The first answer was “extremely unlikely.” Massive protests have been occurring almost continually in Iran since the so-called Green Movement of 2009, but none has shown any sign of appreciably weakening the Iranian government. In comparative terms as well, protest movements rarely result in such a major change. Repression generally works well in quelling dissent, and the Iranian government is more than willing to use harshly repressive measures. It also has a huge internal security apparatus ready to carry out its directives.

My second answer was, “certainly possible.” Massive protest movements have in the past brought down governments, the most compelling example being the “Islamic Revolution” of 1979 in Iran itself, which took down the repressive regime of the Shah. After a little more than a year of huge protests, strikes, and civil disobedience, the government was no longer able to function. It therefore essentially disbanded itself without facing an actual armed rebellion or possible foreign intervention. Even if hundreds of protests are brutally repressed and therefore seem insignificant, one successful movement can topple a regime and thus change the course of history. In retrospect, such an event can seem inevitable.

My third answer was “likely, sometime within the next twenty years.” My reasoning here is based on both the determination of the Iranian protesters and the high level of support that they seem to be getting from the population at large. The government’s increasing repression and elimination of the country’s veneer of democracy in favor of complete theocracy is also pushing Iran to the tipping point. Before 2021, moderate and even relatively liberal candidates often won Iranian presidential elections, giving the people some hope for reform from within. In 2021, however, the major reformist figures were barred from competing. As a result, relatively few Iranians bothered to vote. Yet it still seems that extensive manipulation of the vote was necessary to ensure a solid victory for the regime’s favored candidate, Ebrahim Raisi. An extreme hard-liner, Raisi openly brags about his key role in the execution of between 2,800 and 30,000 political prisoners in 1988.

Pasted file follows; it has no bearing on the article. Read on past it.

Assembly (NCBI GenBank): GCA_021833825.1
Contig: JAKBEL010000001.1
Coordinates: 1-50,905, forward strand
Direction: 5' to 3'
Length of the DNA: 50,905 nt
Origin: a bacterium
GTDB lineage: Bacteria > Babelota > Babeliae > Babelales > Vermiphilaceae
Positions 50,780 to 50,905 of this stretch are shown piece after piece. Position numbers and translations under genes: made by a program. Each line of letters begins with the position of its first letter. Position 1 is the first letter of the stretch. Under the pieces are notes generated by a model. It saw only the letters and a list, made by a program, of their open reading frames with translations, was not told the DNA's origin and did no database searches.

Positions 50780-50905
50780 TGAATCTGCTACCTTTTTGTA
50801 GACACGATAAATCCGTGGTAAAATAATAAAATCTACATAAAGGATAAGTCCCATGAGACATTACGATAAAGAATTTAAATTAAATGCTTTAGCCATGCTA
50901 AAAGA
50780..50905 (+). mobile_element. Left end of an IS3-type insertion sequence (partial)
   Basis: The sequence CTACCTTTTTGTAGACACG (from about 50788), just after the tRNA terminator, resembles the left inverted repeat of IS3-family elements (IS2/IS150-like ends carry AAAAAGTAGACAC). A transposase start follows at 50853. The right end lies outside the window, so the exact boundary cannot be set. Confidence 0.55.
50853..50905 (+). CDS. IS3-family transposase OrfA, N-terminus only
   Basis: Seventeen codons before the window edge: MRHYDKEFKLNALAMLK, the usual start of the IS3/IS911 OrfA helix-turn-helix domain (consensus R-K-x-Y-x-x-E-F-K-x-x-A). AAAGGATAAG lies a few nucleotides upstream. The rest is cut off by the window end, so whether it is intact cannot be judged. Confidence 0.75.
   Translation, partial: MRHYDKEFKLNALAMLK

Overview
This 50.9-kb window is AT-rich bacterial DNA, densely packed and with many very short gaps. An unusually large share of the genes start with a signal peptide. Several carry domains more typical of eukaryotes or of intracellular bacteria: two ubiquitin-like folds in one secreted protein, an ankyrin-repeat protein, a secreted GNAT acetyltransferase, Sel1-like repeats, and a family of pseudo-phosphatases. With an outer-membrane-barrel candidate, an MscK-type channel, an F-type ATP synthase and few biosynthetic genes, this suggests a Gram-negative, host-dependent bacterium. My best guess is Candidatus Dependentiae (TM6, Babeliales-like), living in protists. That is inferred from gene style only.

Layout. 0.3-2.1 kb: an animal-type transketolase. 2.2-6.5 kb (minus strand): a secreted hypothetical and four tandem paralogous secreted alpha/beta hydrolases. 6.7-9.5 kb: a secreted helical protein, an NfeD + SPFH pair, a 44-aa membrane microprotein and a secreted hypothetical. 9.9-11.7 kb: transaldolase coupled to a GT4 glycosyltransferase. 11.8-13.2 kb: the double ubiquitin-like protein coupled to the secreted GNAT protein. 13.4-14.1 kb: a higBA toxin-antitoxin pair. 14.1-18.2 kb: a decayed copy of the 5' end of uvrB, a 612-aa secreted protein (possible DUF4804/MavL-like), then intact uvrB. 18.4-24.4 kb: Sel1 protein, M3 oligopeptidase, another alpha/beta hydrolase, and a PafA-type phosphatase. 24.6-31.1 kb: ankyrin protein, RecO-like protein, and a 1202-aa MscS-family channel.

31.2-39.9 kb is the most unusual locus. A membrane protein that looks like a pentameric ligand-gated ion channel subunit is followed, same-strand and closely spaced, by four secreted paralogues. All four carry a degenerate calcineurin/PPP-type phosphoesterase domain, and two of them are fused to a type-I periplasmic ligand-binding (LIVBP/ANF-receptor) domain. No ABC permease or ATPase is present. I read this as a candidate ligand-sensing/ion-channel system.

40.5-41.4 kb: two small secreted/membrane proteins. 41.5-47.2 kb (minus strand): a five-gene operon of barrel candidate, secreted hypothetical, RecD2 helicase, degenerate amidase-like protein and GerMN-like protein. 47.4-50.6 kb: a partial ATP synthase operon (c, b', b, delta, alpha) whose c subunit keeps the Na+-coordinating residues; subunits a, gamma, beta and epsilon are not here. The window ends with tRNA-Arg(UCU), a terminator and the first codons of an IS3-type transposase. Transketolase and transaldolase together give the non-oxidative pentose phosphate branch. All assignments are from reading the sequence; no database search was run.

As a result of such developments, support for the current Iranian regime seems to be evaporating. The main demands of the protestors have thus changed from redress of grievances to wholesale political transformation. More important in the long run, evidence also indicates that the Iranian people are not just abandoning faith in their government, but also faith in the religious beliefs that underlay the Islamic Republic. Although conventional assessments hold Iran to be an overwhelmingly Shia Muslim country, a recent survey indicates that this is no longer the case.  Instead, the country has shifted in decidedly secular direction. A 2020 article in The Conversation, based on research conducted by The Group for Analyzing and Measuring Attitudes in IRAN (GAMAAN) contends that only a around a third of Iranian citizens now follow Shia Islam. The rather astounding results of this research project can be seen in the two figures posted below. (Some of the oddities found in the pie chart, such as the high figure for Zoroastrianism, will be discussed in tomorrow’s post.)

If these findings are accurate, it becomes questionable whether Iran’s nakedly theocratic regime can persist for long. In such circumstances, heightened repression could easily result in increased opposition. Eventually, the dam will break. Such a momentous event will probably not happen in a few months, but within a few years or at least a few decades, Iran will probably undergo another protest-led revolution, this one of a secular and democratic nature.